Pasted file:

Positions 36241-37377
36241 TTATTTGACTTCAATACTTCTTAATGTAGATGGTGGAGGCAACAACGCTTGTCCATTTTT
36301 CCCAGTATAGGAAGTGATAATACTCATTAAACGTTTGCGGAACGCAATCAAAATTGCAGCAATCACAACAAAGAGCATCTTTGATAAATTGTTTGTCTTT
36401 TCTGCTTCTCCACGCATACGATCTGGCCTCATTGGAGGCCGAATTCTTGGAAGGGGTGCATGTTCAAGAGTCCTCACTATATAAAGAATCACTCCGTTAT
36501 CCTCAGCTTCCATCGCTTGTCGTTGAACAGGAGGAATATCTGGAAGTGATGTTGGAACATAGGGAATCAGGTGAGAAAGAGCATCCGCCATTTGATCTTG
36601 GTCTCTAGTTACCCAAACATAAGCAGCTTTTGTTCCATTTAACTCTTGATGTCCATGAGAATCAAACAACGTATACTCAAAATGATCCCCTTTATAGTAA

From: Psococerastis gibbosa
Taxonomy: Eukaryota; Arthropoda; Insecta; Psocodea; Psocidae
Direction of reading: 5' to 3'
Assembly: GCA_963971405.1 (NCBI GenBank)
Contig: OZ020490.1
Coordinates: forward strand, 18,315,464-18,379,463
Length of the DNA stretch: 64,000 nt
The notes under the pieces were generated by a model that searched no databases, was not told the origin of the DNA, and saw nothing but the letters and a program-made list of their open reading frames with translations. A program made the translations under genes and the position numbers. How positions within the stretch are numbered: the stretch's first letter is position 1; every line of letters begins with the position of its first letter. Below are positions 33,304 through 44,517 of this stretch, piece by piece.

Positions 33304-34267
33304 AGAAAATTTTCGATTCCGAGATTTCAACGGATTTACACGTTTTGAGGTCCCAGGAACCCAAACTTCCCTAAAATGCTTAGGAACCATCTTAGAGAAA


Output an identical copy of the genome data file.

Positions 36241-37377
36241 TTATTTGACTTCAATACTTCTTAATGTAGATGGTGGAGGCAACAACGCTTGTCCATTTTT
36301 CCCAGTATAGGAAGTGATAATACTCATTAAACGTTTGCGGAACGCAATCAAAATTGCAGCAATCACAACAAAGAGCATCTTTGATAAATTGTTTGTCTTT
36401 TCTGCTTCTCCACGCATACGATCTGGCCTCATTGGAGGCCGAATTCTTGGAAGGGGTGCATGTTCAAGAGTCCTCACTATATAAAGAATCACTCCGTTAT
36501 CCTCAGCTTCCATCGCTTGTCGTTGAACAGGAGGAATATCTGGAAGTGATGTTGGAACATAGGGAATCAGGTGAGAAAGAGCATCCGCCATTTGATCTTG
36601 GTCTCTAGTTACCCAAACATAAGCAGCTTTTGTTCCATTTAACTCTTGATGTCCATGAGAATCAAACAACGTATACTCAAAATGATCCCCTTTATAGTAA

From: Psococerastis gibbosa
Taxonomy: Eukaryota; Arthropoda; Insecta; Psocodea; Psocidae
Direction of reading: 5' to 3'
Assembly: GCA_963971405.1 (NCBI GenBank)
Contig: OZ020490.1
Coordinates: forward strand, 18,315,464-18,379,463
Length of the DNA stretch: 64,000 nt
The notes under the pieces were generated by a model that searched no databases, was not told the origin of the DNA, and saw nothing but the letters and a program-made list of their open reading frames with translations. A program made the translations under genes and the position numbers. How positions within the stretch are numbered: the stretch's first letter is position 1; every line of letters begins with the position of its first letter. Below are positions 33,304 through 44,517 of this stretch, piece by piece.

Positions 33304-34267
33304 AGAAAATTTTCGATTCCGAGATTTCAACGGATTTACACGTTTTGAGGTCCCAGGAACCCAAACTTCCCTAAAATGCTTAGGAACCATCTTAGAGAAA